|Citation||Oulahen, G, Shrubsole, D and McBean, G. 2015. Determinants of residential vulnerability to flood hazards in Metro Vancouver, Canada. Natural Hazards 78(2):939-956.|
|Organization||University of Western Ontario|
|Abstract/Description or Keywords||What influences residents’ vulnerability to flood hazards in a Canadian coastal city? This study addresses the question by identifying and testing hypothetical determinants of residential vulnerability to flood hazards in Metro Vancouver. A household survey is conducted in four neighbourhoods in Vancouver and Surrey to test seven determinants: (1) social vulnerability, (2) hazard perception, (3) institutional arrangements, (4) amenity value conflicts, (5) self-protection, (6) attribution of responsibility, and (7) attenuation of risk due to another dominating concern. Survey findings offer insights into how these determinants interact to produce unequal vulnerability to flood hazards among residents in a Canadian city. The study finds that social vulnerability is an important factor in determining overall vulnerability to flood hazards. Household income, as a key contributor to social vulnerability, is found to have significant correlations with variables that define the other determinants. Institutional arrangements, including property insurance and development regulations, appear to interact with social vulnerability and the other determinants to allow powerful groups of people to live in hazardous places without taking on the full associated risk. The findings of the study have implications for our understanding of how vulnerability is produced and how, or whether, local policy can address these factors to equitably reduce risk.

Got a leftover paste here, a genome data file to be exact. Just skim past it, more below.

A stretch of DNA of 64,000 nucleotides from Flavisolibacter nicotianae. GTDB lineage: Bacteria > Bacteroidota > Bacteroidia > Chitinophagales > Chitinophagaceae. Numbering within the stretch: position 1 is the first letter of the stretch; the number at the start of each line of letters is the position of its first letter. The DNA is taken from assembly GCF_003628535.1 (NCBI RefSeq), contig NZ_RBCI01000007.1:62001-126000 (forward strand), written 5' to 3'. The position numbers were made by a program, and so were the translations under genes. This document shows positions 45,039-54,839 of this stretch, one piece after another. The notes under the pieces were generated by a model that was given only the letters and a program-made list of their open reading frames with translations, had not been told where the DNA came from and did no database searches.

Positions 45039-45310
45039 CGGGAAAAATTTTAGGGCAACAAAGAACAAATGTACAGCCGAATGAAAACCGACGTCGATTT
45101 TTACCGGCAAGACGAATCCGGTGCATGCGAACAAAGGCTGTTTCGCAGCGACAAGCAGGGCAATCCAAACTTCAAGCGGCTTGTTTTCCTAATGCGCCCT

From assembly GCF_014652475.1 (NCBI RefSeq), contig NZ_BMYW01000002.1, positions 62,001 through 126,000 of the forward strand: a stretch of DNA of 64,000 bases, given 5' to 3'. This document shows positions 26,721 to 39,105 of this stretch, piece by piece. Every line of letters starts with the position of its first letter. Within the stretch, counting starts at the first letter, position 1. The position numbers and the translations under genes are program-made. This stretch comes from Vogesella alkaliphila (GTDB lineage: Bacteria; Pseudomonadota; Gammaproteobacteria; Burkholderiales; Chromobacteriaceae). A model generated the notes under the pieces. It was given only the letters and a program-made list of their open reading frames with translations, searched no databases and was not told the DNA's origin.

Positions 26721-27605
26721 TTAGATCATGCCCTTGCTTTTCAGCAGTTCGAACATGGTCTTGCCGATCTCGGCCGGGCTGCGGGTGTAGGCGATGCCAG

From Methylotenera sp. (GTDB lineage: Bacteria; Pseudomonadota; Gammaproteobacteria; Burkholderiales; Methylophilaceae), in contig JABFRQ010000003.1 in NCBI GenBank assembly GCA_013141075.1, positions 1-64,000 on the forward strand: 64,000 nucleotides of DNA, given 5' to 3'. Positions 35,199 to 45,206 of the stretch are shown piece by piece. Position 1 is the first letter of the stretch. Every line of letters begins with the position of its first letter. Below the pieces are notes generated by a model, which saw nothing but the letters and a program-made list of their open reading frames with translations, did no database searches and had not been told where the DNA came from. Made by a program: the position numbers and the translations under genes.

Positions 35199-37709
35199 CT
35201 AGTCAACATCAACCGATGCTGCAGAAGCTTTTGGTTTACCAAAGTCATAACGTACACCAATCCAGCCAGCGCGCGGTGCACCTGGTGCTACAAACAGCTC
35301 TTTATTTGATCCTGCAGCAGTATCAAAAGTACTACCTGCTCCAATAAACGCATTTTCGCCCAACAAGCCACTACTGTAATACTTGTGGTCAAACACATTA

Hazards Flood Vulnerability Determinants Metro Vancouver
|Regional Watershed||Metro Vancouver|
|Sub-watershed if known|
|Contact Name||Dan Shrubsole|
|Contact Email||[email protected]|